The program’s Strategic Plan, unified statewide intake system, and Language Access Policy for Limited English Proficient (LEP) Individuals have all been recognized as models for other programs.

Another example of Dennis’s leadership is the establishment of the Iowa Legal Aid Foundation. The Foundation’s volunteer Board of Directors has worked closely with Dennis and staff to raise hundreds of thousands of dollars through philanthropic giving and is building an endowment to help secure Iowa Legal Aid’s future.

Dennis has served on the National Legal Aid & Defender Association’s (NLADA) Civil Policy Group and Board of Directors and participated as a fellow in the Where Health Meets Justice Fellowship convened by the National Center for Medical-Legal Partnership. He has been an active member of the Iowa State Bar Association and has served on the boards of several community and faith-based organizations.


Clara Shortridge Foltz Award

Cook County Public Defender

The Law Office of the Cook County Public Defender is being recognized for its Police Station Representation Program. In response to high-profile shootings of unarmed minorities by Chicago police, a task force of private counsel, bar association representatives, and the Public Defender was assembled in late 2015 by Cook County Chief Judge Timothy C. Evans. The question for the task force was how to keep law and order in Chicago while protecting people of color from the perceived or real racial bias of the police.

The task force discussed ideas for more than a year. Cook County Public Defender Amy Campanelli, as the head of the largest indigent criminal defense organization in Illinois, provided leadership to the group throughout the process. Working with the Chief Judge and the other group members, Public Defender Campanelli developed plans for assistant public defenders to represent anyone in police custody who asks for counsel. The approximately 15 months of work culminated in the Chief Judge’s order on March 14, 2017, that when someone in police custody “requests court-appointed legal representation, . . . the Public Defender shall be deemed appointed by the court as defense counsel, pending appearance before the court.”

Amy P. Campanelli was sworn in as the tenth public defender of Cook County on April 1, 2015. Ms. Campanelli's appointment was the culmination of 27 years of representing the indigent accused. Ms. Campanelli started as an assistant public defender in November 1987 assigned to the Juvenile Division. Three years later she moved to the Felony Trial Division. In 1998, Ms. Campanelli temporarily left the Office, but she continued to take criminal cases in private practice. In 2003, she returned to the Office as an attorney supervisor assigned to the Felony Trial Division.

Ms. Campanelli became the chief public defender of the Bridgeview Courthouse in 2008. She became the capital case coordinator for the Office in 2010. While coordinating all death penalty litigation resources in the Office, she oversaw a budget of more than $2.75 million annually, organized jury focus groups, and spearheaded a two-day capital litigation conference with experts from around the globe. After the death penalty was abolished in Illinois, she served as deputy chief of the Homicide Task Force and deputy chief of the Felony Trial Division. In 2012, Ms. Campanelli became the deputy public defender in charge of all five suburban districts in Cook County, a position she held until her appointment as the public defender.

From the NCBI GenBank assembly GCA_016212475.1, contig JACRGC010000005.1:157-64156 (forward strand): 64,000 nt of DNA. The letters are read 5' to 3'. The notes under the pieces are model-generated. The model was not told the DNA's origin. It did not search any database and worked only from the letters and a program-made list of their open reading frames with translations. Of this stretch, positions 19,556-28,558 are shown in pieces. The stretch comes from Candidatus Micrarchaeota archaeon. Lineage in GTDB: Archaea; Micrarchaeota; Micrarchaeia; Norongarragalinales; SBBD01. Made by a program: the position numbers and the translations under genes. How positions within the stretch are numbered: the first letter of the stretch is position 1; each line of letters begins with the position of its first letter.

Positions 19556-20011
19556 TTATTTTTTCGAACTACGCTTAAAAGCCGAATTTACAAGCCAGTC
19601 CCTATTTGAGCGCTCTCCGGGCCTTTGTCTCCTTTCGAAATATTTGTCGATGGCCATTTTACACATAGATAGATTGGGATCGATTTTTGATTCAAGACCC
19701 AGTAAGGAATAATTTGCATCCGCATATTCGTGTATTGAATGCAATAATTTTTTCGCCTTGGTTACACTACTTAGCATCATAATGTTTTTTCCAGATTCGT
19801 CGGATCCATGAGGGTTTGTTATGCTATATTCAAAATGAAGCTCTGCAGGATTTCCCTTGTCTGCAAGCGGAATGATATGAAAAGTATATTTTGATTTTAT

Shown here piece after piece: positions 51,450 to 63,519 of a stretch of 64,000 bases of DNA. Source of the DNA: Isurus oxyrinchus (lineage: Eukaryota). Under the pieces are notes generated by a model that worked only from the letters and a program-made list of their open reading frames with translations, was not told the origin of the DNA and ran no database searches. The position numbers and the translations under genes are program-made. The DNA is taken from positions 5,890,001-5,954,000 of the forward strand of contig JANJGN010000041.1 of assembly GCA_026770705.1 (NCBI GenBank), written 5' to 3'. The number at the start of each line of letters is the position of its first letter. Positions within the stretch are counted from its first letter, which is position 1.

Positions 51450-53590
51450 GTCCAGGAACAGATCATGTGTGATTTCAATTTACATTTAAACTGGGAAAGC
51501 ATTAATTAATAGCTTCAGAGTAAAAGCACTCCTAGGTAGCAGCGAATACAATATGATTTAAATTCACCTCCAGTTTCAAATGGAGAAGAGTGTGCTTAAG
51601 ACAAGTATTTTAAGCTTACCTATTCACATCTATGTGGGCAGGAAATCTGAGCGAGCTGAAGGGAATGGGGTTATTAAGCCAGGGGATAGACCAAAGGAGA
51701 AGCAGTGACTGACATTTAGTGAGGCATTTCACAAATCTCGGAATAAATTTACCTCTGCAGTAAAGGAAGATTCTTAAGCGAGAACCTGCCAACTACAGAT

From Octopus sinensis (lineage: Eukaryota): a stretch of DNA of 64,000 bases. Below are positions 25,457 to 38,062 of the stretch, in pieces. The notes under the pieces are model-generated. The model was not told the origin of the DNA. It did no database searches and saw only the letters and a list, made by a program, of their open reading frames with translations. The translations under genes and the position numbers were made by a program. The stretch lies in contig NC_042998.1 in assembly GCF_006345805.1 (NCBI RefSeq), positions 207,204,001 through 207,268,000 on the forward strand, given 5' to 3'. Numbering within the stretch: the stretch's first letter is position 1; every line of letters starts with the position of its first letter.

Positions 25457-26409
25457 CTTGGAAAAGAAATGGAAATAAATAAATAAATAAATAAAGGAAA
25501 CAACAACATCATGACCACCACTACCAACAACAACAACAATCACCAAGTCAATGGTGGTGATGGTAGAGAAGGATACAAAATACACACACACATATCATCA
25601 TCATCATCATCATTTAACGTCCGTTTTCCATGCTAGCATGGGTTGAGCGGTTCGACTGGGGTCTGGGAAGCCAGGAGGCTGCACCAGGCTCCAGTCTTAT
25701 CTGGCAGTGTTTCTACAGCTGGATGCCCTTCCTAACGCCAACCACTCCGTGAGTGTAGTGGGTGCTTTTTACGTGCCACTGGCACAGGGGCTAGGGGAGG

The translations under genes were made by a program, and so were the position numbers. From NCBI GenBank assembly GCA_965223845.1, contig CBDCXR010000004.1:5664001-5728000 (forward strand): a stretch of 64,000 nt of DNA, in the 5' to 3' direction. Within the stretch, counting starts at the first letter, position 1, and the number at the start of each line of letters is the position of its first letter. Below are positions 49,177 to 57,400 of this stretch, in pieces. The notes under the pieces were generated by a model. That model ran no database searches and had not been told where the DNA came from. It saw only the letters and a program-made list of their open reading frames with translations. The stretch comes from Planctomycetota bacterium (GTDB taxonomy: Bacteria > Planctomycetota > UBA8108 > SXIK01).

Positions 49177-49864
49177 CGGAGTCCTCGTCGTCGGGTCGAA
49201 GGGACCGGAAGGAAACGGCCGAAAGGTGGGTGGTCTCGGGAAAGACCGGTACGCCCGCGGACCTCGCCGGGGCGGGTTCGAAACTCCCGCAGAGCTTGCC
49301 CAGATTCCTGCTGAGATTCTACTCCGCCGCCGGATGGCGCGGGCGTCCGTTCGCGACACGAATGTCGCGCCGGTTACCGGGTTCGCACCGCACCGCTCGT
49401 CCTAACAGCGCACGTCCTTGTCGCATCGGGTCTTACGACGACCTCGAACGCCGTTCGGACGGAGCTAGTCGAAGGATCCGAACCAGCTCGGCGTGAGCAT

Over the years, Ms. Campanelli has been a frequent lecturer and trainer on mental health issues, trial advocacy, trial preparation, and therapeutic courts. Ms. Campanelli is committed to reducing incarceration of her clients by supporting smart, fair, and non-discriminatory criminal justice reform at every stage of the process, and through a holistic client-centered approach. Ms. Campanelli received her Bachelor of Arts degree from the University of Illinois, Urbana, and her J.D. from Chicago-Kent College of Law. Ms. Campanelli is a lifelong member of the Delta Delta Delta Sorority. She is married to Patrick Campanelli, and they have three children, Paul, Annabelle, and Emily. Ms. Campanelli is the second female to serve as the public defender.


Reginald Heber Smith Award

Alan Mills

Alan Mills is executive director of the Uptown People’s Law Center (UPLC), a small nonprofit legal organization located in Chicago. Currently, UPLC is lead counsel in seven class action cases alleging that Illinois prisons violate the constitutional rights of the people who are held there. These include challenges to the medical care provided to prisoners, the state’s failure to accommodate the communication needs of deaf and hard of hearing prisoners, and the use of solitary confinement. Recently, UPLC settled a class action case regarding the treatment of mentally ill people in Illinois prisons. Under Alan’s leadership, UPLC has developed the largest docket in the State of Illinois of civil rights cases filed on behalf of Illinois prisoners.

UPLC also has two lawsuits on behalf of the residents of a “tent city” of homeless people who had established an encampment under two bridges in the Chicago neighborhood of Uptown, where UPLC is located. One lawsuit alleges that the city of Chicago violated the Constitution, criminalizing homelessness by displacing the encampment to make way for needed bridge reconstruction, while at the same time barring people from setting up tents or other shelters anywhere on any city-owned land. The other lawsuit alleges that Chicago will violate the Illinois Homeless Bill of Rights if it carries through its plan to construct bike paths on the sidewalks where the tent city was located for the purpose of ensuring that no one will be able to return once construction is completed.

Alan started as a volunteer at UPLC in 1979 during his second year of law school at Northwestern University. In law school, Alan began visiting prisoners at Cook County Jail and has tried dozens of individual cases on behalf of prisoners in state and federal court over the last 35 years.

Since 2005, Alan has served as an adjunct professor at Northwestern University School of Law, teaching a seminar on Prisons and Prisoners’ Rights. Alan also taught a similar course as an adjunct professor at DePaul University College of Law for six years. Additionally, he helps train attorneys appointed to represent prisoners in civil rights cases by the U.S. District Courts for the Northern and Southern Districts of Illinois.


Overview   Registration   Travel   Preconference   Workshops  Awards  Featured Speakers